Hagerman Fossil Beds National Monument
Hagerman Fossil Beds National Monument is so named because it is located just outside Hagerman, Idaho. A stage coach route passed this way in the late nineteenth century and Stanley Hageman opened a general store in 1892. When the post office was established, the name got misspelled and Hageman became Hagerman. The headquarters of the national monument is situated in the center of town. The town is tiny, but the monument headquarters does it's best to hide by having the most ineffective signage imaginable.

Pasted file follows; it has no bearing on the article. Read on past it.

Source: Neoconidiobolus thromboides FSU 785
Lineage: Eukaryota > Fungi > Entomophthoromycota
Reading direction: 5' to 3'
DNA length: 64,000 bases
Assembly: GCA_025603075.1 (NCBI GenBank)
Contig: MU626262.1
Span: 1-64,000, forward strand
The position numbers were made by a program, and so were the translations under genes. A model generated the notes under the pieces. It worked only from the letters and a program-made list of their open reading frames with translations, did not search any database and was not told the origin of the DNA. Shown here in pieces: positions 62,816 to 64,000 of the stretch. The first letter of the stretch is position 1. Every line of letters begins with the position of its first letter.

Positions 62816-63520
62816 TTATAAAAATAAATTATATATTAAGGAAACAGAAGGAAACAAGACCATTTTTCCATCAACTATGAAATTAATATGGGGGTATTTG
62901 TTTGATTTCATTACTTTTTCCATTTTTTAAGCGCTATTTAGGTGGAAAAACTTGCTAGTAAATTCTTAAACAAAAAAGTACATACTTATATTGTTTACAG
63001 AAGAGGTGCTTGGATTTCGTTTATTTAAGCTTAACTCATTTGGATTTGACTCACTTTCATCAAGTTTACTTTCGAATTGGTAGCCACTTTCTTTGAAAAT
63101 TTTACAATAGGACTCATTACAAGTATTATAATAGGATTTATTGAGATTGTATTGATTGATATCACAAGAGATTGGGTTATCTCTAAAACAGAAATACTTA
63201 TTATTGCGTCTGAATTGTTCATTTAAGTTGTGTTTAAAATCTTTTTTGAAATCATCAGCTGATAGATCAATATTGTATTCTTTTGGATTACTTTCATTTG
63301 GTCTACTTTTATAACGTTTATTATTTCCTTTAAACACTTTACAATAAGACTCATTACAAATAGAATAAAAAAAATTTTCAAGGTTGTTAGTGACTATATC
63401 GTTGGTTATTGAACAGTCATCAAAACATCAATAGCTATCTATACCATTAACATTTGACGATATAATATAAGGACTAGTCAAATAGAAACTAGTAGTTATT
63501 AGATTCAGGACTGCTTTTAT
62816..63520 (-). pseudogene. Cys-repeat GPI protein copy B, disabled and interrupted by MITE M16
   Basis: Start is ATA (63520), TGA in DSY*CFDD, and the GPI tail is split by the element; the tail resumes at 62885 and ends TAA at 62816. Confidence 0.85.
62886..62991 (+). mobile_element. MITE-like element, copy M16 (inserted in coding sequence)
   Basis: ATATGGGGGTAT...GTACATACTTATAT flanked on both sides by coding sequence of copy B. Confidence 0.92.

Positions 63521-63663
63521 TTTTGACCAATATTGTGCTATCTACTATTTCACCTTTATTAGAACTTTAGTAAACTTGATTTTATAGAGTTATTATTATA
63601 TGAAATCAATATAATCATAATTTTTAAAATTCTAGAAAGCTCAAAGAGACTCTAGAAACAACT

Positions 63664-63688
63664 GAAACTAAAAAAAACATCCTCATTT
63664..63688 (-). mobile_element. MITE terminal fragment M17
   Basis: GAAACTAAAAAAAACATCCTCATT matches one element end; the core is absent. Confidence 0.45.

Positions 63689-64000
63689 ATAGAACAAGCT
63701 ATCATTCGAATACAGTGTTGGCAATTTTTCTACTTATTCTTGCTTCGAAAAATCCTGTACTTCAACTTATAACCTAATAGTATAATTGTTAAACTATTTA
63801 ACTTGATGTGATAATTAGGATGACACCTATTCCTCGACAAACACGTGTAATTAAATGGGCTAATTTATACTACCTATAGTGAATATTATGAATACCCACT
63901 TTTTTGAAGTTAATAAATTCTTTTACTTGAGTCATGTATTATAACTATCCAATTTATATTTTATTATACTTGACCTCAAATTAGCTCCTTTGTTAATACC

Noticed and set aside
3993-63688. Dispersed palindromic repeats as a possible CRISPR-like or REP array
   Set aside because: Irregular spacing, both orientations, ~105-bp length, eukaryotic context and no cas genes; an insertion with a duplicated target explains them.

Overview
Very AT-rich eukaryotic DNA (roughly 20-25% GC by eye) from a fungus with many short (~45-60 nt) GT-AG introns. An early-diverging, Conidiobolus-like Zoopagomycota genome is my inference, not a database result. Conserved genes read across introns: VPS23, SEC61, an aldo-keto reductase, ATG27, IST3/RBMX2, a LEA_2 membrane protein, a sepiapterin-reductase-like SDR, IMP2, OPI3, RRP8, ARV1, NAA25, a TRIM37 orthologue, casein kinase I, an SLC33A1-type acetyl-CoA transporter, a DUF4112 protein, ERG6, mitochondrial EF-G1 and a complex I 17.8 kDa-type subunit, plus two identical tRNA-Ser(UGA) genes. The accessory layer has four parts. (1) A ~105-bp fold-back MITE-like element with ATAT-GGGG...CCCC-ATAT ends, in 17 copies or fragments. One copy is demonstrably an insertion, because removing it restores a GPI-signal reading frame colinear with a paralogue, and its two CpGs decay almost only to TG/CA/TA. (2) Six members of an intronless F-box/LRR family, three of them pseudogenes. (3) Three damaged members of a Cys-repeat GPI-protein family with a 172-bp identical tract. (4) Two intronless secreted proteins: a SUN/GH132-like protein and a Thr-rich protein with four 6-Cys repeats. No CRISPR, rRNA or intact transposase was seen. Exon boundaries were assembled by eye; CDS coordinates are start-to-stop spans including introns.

Hagerman Fossil Beds National Monument is important for several reasons. One that I was unaware of until I visited was that a branch of the Oregon Trail passed through and you can still find some of the tracks of the wagons. Obviously, as one can guess from it's name, the national monument's primary purpose is to protect the treasure trove of fossilized remains of prehistoric creatures that are buried there. Unfortunately, visitors are not actually able to see many real fossils. The vast majority of the finds have been moved to other locations. The very small park headquarters has a few reproductions and a bit of informative literature, but, all in all it is grossly inadequate. In fact, I would rank Hagerman Fossil Beds at the very bottom of all of the national parks and monuments that I have visited to this point in my life. I presume that the place is so far away from the main tourist routes, that somebody up the ladder has decided that Hagerman Fossil Beds does not need to concern itself with educating the public. That is way too bad, because there is a fascinating story to be told of strange creatures and dramatic changes in climate that very directly impacted the people who lived here.